Phishing emails remain a substantial threat vector, with threat actors using phishing expeditions to steal sensitive data and financial assets. Moreover, phishing emails are becoming increasingly challenging to distinguish from legitimate correspondence.
AI enriches cybersecurity by bolstering phishing detection. Email filters leveraging AI can analyze text to flag suspicious email patterns and block various types of spam.
Bots pose a threat to networks and websites, potentially causing security, productivity, and revenue setbacks for organizations. These automated entities can seize control of accounts through stolen credentials, aiding cybercriminals in perpetrating fraud and scams.
Software equipped with machine learning-based models can scrutinize network traffic and data to discern bot behaviors, allowing cybersecurity experts to effectively counteract them. AI can also contribute to the creation of more robust CAPTCHA defenses against bots.
Identification of False Positives
Cybersecurity tools employing artificial intelligence can reduce the number of false positives, improving threat detection accuracy. These tools can also be programmed to autonomously address low-probability threats, freeing up the security team’s time and resources.
Efficiency of Cost-Effectiveness in IT Staffing
Many small and medium-sized businesses may lack the resources to maintain a large in-house cybersecurity team to combat increasingly sophisticated threats around the clock. However, they can invest in AI-powered cybersecurity technology that offers continuous monitoring, enhances efficiency, and reduces costs while scaling with a company’s growth.
Furthermore, AI enhances staff efficiency as it operates tirelessly, maintaining consistent service quality throughout the day and minimizing the risk of human error. AI’s capacity to manage vast volumes of data surpasses that of a human security team.
Best Practices – Careful Usage With AI
Here are some guidelines for safeguarding against the potential risks associated with AI:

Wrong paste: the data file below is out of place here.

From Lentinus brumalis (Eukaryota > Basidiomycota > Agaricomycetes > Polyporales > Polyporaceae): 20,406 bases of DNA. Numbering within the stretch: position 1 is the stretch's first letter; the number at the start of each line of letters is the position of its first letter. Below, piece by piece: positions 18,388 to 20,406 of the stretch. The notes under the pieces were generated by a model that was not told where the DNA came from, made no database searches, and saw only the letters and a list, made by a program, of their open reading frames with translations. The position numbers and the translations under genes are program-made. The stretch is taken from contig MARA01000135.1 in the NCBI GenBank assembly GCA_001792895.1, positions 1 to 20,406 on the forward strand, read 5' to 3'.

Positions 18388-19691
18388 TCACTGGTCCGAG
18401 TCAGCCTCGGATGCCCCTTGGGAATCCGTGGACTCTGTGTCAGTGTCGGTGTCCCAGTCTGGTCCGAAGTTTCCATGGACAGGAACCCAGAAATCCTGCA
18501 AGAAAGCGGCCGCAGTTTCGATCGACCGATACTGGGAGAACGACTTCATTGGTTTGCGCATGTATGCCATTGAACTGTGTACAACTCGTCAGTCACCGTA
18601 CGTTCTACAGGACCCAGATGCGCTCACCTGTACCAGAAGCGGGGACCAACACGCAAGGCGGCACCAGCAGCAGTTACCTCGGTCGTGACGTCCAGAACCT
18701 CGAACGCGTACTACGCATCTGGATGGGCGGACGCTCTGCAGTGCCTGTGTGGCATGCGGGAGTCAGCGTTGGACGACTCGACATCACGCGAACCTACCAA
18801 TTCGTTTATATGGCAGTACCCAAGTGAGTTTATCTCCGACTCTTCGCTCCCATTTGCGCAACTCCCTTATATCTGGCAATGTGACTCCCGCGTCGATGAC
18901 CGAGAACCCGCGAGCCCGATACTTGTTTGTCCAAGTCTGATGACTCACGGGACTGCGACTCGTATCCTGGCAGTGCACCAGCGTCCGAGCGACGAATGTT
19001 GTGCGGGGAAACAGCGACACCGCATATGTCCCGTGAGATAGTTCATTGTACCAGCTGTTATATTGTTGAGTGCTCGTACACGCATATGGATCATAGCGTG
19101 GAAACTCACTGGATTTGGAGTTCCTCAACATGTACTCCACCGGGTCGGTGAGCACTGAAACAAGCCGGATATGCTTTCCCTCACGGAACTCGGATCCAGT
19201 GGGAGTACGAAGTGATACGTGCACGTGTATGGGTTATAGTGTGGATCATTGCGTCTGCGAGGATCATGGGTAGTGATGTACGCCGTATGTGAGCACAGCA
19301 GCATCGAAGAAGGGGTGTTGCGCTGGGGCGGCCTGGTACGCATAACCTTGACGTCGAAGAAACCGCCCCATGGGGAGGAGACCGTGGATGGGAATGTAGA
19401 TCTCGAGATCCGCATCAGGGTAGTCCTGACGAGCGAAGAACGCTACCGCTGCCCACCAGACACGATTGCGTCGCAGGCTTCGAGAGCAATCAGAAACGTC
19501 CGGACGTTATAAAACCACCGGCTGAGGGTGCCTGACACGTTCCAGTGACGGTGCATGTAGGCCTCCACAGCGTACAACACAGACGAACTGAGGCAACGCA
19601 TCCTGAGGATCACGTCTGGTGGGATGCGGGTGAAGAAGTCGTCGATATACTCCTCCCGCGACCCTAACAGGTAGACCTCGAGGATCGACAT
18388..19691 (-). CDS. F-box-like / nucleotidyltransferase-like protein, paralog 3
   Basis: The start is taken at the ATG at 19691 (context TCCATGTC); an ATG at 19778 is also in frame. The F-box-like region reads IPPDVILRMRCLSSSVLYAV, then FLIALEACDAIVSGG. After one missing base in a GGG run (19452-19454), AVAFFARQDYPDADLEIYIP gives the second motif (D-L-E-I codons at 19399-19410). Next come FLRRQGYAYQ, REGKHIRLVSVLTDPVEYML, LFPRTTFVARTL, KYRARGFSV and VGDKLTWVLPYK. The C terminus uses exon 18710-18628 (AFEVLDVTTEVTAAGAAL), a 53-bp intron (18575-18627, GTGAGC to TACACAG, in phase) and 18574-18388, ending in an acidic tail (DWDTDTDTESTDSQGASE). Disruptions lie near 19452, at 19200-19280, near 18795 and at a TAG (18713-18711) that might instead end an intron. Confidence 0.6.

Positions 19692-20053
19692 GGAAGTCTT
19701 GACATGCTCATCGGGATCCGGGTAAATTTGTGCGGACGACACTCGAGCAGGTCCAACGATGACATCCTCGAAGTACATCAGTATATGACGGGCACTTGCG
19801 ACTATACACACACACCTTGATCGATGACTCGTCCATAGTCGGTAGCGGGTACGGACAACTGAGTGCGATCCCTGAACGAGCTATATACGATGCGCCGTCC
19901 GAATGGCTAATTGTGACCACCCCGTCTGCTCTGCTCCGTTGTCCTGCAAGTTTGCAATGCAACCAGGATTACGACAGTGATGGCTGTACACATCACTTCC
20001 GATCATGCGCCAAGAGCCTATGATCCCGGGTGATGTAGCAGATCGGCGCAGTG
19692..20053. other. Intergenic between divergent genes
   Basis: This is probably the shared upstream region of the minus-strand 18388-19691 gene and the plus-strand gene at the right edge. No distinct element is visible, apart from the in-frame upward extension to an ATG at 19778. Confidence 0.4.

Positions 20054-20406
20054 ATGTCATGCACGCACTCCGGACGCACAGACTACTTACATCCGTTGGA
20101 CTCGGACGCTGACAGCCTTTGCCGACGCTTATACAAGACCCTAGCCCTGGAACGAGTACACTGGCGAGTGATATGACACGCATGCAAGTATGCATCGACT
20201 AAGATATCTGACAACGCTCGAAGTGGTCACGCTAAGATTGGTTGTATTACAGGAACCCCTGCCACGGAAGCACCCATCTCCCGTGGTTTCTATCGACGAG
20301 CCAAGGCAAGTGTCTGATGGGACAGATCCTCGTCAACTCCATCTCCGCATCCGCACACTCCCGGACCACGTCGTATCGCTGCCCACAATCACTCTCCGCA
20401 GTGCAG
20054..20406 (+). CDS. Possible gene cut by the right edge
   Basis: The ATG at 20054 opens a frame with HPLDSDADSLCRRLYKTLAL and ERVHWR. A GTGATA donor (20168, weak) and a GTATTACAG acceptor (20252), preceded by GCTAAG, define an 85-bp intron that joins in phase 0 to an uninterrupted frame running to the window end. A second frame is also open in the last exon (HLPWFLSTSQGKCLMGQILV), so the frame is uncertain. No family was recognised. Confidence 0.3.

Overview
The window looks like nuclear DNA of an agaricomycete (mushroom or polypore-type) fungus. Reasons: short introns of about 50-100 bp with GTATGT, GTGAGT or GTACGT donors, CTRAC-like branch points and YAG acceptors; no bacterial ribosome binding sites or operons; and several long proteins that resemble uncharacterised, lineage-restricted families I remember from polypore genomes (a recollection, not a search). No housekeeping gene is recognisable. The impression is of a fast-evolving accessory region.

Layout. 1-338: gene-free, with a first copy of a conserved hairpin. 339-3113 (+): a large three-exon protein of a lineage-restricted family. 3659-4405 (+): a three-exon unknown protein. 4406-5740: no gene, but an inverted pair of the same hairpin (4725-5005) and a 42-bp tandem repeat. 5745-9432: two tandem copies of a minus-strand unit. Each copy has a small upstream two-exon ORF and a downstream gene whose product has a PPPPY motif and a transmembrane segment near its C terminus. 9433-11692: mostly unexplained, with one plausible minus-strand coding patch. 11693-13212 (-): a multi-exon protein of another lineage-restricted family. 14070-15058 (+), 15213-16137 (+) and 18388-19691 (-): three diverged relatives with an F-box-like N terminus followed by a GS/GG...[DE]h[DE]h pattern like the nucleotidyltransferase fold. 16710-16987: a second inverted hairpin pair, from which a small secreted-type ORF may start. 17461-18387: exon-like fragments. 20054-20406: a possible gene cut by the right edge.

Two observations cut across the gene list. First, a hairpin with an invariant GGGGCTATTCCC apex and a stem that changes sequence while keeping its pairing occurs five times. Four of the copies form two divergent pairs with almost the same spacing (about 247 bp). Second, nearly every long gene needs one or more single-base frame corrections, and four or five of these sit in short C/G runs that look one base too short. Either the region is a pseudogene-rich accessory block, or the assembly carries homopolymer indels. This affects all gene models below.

1. Conduct Regular Audits of AI Systems
Regularly assess the reputation and security of any AI systems you utilize to avoid privacy and security issues. Organizations should periodically audit their systems to identify vulnerabilities and minimize AI-related risks. This auditing process can be enhanced by the expertise of cybersecurity and AI professionals who can perform tasks such as penetration testing, vulnerability assessments, and comprehensive system reviews.
2. Exercise Caution When Sharing Personal Information via Automation
Many individuals share sensitive information with AI without fully comprehending the associated privacy risks. For instance, employees at reputable organizations have been observed inputting confidential company data into ChatGPT. Even a medical professional submitted a patient’s name and medical condition to the chatbot when composing a letter, without realizing the security risks posed by ChatGPT. Such actions not only jeopardize security but also violate privacy regulations like HIPAA. While AI language models may not intentionally disclose information, conversations are recorded for quality control purposes and can be accessed by system maintenance teams. Therefore, it is advisable to refrain from sharing any personal information with AI platforms.
3. Prioritize Data Security
AI heavily relies on its training data to produce accurate outcomes. If this data is tampered with or compromised, AI can generate unexpected and potentially harmful results. To shield AI systems from data poisoning, organizations should invest in state-of-the-art encryption, access controls, and robust backup solutions. Networks should be fortified with firewalls, intrusion detection systems, and robust password protocols.
4. Maintain and Optimize Software